For the half-year to 30 June 2014, the IPKat's regular team is supplemented by contributions from guest bloggers Alberto Bellan, Darren Meale and Nadia Zegze.

Two of our regular Kats are currently on blogging sabbaticals. They are David Brophy and Catherine Lee.

Monday, 25 October 2010

Monday miscellany

"Working together" is one
 of the new President's themes
Antonio Campinos has now made his first speech to industry since taking over as President of the Office for Harmonisation in the Internal Market (OHIM). He spoke at Markenverband's annual forum in Munich (Markenverband is the body that represents top German brand owners). The full text of Antonio's speech can be read here.


Around the blogs. THE SPARK is a new British-based IP law blog. Claiming to be "novel, inventive and capable of distinguishing", this weblog promises "an independent and provocative view of recent developments in Intellectual Property law and litigation" and is written by "an English barrister with several years experience practising exclusively in Intellectual Property law". While the author goes to great lengths to conceal his identity, the IPKat is certain that he will discover the concealed identity soon enough.  The clarity of expression, lack of obvious spelling and grammatical howlers and success in avoiding any use of lightbulb imagery have already helped him eliminate some 80% of possible contenders.


Is is my imagination, pondered
the Minister, or did I just hear
that chair speak ...?
Mother of Parliaments, home of talking furniture. On the subject of speeches, a chair -- John Whittingdale MP (Chair of the All Party Parliamentary  Intellectual Property Group) tabled a Parliamentary Question to the Secretary of State for Business, Innovation and Skills (i) how often and for how long the website of the UK's Intellectual Property Office has been unresponsive as a result of denial of service attacks in the last three years; (ii) what reports he has received on the denial of service attacks on the Intellectual Property Office's website on 16 October 2010 (on which see IPKat here) and if he will make a statement, and (iii) what reports he has received on denial of service attacks undertaken on websites carried out under the banner of Operation Payback; and if he will make a statement. Replied Ed Vaizey MP (Minister for the Creative Industries):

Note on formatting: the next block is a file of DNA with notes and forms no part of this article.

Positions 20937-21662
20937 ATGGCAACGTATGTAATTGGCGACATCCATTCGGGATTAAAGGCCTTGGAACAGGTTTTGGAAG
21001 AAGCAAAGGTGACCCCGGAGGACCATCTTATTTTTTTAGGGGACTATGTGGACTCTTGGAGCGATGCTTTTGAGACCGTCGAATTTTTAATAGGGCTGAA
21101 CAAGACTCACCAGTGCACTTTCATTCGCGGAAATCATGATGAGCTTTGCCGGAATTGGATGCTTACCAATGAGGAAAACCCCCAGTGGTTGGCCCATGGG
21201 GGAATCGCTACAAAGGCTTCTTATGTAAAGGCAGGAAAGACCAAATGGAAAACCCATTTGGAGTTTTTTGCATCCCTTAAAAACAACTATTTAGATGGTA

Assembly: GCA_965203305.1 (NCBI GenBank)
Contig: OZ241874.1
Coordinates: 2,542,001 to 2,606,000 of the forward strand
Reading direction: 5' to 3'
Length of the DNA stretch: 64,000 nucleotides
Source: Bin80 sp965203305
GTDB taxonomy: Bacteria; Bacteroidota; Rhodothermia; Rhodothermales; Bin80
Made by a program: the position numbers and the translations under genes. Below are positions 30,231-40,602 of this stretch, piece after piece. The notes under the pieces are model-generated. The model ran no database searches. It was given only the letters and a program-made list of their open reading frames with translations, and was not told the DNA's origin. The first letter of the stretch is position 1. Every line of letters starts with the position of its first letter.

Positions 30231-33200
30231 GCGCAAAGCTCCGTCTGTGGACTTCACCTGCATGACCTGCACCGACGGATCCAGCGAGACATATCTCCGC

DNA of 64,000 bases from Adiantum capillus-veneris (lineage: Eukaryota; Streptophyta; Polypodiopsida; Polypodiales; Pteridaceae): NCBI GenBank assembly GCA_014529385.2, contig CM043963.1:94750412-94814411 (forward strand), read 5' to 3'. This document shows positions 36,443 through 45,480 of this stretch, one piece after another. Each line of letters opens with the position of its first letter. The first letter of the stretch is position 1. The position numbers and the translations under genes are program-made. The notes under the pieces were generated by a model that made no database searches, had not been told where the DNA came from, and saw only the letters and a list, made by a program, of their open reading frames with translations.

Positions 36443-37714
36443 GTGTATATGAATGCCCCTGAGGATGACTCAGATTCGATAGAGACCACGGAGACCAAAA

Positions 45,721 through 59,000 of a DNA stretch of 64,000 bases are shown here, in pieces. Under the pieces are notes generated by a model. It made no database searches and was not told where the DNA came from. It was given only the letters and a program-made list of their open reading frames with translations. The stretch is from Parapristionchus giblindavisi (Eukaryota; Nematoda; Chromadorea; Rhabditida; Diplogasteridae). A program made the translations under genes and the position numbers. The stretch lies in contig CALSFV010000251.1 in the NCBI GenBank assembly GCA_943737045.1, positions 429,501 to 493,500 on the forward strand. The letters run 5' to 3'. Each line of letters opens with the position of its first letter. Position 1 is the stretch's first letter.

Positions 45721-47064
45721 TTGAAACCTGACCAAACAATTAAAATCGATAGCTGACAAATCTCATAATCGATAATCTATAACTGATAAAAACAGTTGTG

"This Department was approached by one private sector company that was suffering a denial of service attack attributed to Operation Payback. Officials advised that company where to seek advice and to report the attack to the police. In the past week this Department has been working with the Intellectual Property Office (IPO) on the similar attack on their website. This is the first time in the last three years that the Intellectual Property Office website has been unresponsive as a result of denial of service attacks. The IPO have taken advice from experts within Government and [should 'and' read 'but', Merpel mischievously speculates] their service has now been restored. The Government clearly abhor this sort of direct action and the impact it has on businesses consumers and citizens who rely on access to Government websites for the delivery of important services; and call on those taking part to behave responsibly. The question as to whether this can be regarded as a criminal act is a matter for the appropriate authorities".

In an attempt to establish
a sense of identity, LES in
Scotland is introducing its
dress code.
The Licensing Executive Society Scotland is holding a meeting in Edinburgh this Thursday, 28 October.  Enchantingly entitled "Win Win solutions- Learn how to optimise your odds in IP disputes", it stars John Sturrock (Founder and CEO, Core Solutions [says Merpel, Core Solutions must be the answer to Apple's problems ...]), Heriot Currie QC and the alliterative Lindesay Low (in-house counsel at the Scotch Whisky Association). The programme and registration details can be viewed here.



Recent publications.  The November 2010 issue of Sweet & Maxwell's European Intellectual Property Review (EIPR) has now been published. This issue is rich in copyright, covering the failed orphan works provision in the UK's Digital Economy Bill (Dennis W. K. Khong), copyright law in the United Arab Emirates (Professor Brian Fitzgerald and Rami Olwan), copyright and competition law as viewed from the perspective of collecting societies (one of the IPKat's favourite topics, tackled here by Ingo Brinker and Tobias Holzmuller) and even a piece by Dinusha K. Mendis on copyright exceptions in the online world (we can't resist this subject: rationalising exceptions in this environment is a bit like the quest for the philosopher's stone ...)

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